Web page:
Junger charges the Army with becoming caught up in the fight without stepping back to assess its needfulness: “There’s so much human energy involved—so much courage, so much honor, so much blood—you could easily go a year here without questioning whether any of this needs to be happening in the first place.”

The American Army eventually agreed that the Korengal bases were a classic case of what the military calls a “self-licking ice cream cone”—a base whose main rationale becomes defending itself rather than a population or a supply route. The U.S. abandoned the valley bases in April 2010. But the enemy has pushed forward as we have stepped back, and now soldiers at nearby Combat Outpost Michigan take the punishment once dished out to the more remote bases; they spend eighty percent of their time defending the outpost.

In this part of Afghanistan, it seems that the enemy will fill in the territory we give up. The retreat strategy is just as problematic as the crude counterinsurgency mantra that we need more and more troops and time. The Korengal fight may not have had a viable goal, but as War and Restrepo both suggest, the men who fought and died there still found meaning in it. One incident of bravery in October 2007, which Junger describes, leads to Sergeant Sal Giunta receiving the first non-posthumous Medal of Honor since the Vietnam War.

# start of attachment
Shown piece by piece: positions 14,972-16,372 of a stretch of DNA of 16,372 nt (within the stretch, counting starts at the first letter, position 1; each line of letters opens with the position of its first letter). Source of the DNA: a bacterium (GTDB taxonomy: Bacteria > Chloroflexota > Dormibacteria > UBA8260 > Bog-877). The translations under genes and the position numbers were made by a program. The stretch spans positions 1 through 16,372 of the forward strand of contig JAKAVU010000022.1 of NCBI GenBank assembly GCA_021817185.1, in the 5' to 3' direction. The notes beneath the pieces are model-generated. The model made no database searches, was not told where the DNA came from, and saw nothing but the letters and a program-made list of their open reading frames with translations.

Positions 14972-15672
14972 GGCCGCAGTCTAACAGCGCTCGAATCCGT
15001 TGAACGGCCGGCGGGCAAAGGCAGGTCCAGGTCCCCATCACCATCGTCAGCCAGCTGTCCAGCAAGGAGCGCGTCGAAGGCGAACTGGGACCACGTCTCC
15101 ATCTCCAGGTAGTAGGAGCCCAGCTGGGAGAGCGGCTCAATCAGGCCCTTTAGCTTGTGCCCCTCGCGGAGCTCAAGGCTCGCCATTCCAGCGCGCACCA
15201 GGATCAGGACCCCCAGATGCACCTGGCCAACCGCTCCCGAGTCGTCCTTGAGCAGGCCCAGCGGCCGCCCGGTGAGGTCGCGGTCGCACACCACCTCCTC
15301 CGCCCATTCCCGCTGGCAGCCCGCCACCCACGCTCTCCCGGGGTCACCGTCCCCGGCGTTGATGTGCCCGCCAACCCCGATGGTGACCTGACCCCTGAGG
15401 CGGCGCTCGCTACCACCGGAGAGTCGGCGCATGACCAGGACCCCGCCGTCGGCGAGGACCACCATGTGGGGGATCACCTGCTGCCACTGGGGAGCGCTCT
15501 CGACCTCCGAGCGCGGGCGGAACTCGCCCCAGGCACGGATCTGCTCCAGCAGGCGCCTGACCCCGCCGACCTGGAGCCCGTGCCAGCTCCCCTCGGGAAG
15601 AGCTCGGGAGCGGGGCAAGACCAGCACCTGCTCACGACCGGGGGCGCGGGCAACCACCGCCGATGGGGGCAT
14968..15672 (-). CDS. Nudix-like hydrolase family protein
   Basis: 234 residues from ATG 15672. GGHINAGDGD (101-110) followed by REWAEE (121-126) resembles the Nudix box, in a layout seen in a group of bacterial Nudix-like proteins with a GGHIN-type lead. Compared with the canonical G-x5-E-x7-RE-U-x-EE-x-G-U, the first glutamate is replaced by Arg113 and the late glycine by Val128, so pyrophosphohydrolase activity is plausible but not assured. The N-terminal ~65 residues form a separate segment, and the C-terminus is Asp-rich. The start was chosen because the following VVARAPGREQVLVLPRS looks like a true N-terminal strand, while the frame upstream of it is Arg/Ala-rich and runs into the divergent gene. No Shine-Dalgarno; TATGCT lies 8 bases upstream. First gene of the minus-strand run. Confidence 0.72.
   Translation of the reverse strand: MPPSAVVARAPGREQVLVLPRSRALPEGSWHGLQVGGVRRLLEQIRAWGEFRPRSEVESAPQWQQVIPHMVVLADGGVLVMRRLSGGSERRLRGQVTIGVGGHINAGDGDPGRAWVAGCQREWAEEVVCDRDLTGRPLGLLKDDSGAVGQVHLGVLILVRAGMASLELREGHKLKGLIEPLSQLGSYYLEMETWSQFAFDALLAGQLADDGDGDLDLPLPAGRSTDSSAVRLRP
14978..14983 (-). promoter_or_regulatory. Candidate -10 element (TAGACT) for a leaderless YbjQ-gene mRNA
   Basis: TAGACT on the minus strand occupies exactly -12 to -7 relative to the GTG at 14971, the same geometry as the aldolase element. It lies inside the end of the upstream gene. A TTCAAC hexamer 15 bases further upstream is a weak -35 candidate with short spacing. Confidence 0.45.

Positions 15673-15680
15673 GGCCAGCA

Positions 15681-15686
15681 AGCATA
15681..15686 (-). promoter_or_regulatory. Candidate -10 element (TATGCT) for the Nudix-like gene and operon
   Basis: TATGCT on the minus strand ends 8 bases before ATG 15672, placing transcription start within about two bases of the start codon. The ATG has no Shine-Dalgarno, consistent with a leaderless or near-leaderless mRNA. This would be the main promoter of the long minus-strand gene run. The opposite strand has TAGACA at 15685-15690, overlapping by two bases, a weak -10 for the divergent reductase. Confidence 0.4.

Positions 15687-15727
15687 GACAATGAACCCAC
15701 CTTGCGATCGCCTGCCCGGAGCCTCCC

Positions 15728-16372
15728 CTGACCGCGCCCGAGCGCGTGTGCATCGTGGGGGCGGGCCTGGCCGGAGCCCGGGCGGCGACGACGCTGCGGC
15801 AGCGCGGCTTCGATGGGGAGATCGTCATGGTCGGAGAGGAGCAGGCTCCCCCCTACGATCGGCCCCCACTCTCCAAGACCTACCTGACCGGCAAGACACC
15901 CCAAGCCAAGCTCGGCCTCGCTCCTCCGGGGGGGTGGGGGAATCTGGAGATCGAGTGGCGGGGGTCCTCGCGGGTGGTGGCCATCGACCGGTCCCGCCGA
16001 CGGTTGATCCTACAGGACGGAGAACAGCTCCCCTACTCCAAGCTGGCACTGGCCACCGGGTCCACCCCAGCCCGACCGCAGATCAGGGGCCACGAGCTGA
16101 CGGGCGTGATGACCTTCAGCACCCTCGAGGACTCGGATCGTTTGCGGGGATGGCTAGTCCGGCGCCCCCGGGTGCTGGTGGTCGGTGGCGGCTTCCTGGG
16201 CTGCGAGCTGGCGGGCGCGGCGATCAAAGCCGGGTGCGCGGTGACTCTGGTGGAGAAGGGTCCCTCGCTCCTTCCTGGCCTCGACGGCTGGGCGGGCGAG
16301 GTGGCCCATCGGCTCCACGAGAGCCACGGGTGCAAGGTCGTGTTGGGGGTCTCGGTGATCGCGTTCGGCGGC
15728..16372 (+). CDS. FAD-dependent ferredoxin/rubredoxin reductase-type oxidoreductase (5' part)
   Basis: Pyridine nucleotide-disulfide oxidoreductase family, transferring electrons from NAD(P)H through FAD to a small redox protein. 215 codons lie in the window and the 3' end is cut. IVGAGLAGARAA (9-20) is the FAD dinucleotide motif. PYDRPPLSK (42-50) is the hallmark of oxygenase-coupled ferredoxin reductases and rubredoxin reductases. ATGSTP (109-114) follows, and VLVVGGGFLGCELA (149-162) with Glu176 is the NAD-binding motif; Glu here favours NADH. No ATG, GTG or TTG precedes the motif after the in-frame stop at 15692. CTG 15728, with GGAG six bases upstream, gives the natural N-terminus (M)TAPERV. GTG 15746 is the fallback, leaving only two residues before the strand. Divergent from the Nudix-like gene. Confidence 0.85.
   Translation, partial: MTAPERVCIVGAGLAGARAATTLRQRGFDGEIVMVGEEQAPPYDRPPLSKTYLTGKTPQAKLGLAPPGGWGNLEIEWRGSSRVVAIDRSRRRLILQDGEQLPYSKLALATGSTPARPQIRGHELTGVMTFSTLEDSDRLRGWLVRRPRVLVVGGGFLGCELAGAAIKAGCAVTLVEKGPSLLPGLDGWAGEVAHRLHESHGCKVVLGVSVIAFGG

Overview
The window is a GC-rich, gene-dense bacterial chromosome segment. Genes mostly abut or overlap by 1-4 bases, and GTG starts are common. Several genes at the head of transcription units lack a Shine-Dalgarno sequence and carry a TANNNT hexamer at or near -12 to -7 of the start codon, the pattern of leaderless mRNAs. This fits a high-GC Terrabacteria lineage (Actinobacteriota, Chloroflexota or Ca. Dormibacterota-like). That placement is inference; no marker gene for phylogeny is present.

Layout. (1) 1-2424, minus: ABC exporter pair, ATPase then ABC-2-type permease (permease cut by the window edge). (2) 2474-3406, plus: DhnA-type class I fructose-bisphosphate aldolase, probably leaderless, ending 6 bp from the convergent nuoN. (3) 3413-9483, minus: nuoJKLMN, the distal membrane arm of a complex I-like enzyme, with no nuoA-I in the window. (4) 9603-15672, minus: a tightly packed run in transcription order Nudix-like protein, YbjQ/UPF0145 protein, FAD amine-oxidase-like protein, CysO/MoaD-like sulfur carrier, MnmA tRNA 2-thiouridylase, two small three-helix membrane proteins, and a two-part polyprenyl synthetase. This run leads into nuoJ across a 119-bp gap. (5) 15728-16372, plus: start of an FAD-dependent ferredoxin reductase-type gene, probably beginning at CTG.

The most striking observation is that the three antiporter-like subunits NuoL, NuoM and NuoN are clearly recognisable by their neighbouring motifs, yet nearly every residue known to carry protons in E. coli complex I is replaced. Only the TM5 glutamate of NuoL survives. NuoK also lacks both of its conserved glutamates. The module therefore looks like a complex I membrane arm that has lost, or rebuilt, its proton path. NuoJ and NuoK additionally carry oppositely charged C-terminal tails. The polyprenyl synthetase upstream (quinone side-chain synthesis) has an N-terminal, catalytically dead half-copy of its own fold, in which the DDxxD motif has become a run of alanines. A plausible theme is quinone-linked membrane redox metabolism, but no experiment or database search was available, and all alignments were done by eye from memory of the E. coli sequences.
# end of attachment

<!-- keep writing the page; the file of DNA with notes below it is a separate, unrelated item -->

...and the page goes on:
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Junger’s Afghanistan
An Officer’s Perspective
by Derrick Hernandez

A better title for Sebastian Junger’s War would be War ... from the Sight Post of a Machine Gunner . The book never looks at the war from the larger perspective of what U.S. forces were trying to do in the Korengal Valley, but it’s a gritty and probing look at the guys doing the fighting, and it accurately re-creates the feel of combat—the staccato fire of machine guns, the unnatural sounds of helicopters beating down the floor of Korengal.

Junger captures the essence of thirty young paratroopers dug into a mountain for a year. I lived the life of an airborne ranger and easily recognize the infantry culture: “If you’re not prepared to walk for someone, you’re certainly not prepared to die for them, and that goes to the heart of whether you should even be in the platoon.” Once you have proven yourself to your platoon, you are taken into its brotherhood, as the author explores in detail—how the men react to each other while battling stress, terror, and boredom. For a reader who is interested in what the Army is trying to do in terms of its larger presence, however, Junger falls short. He does not, for instance, address our partnership with Afghan security forces, which limits his book’s usefulness as a counterinsurgency tool or even a primer on Afghanistan for new lieutenants and junior leaders—which it otherwise might have been.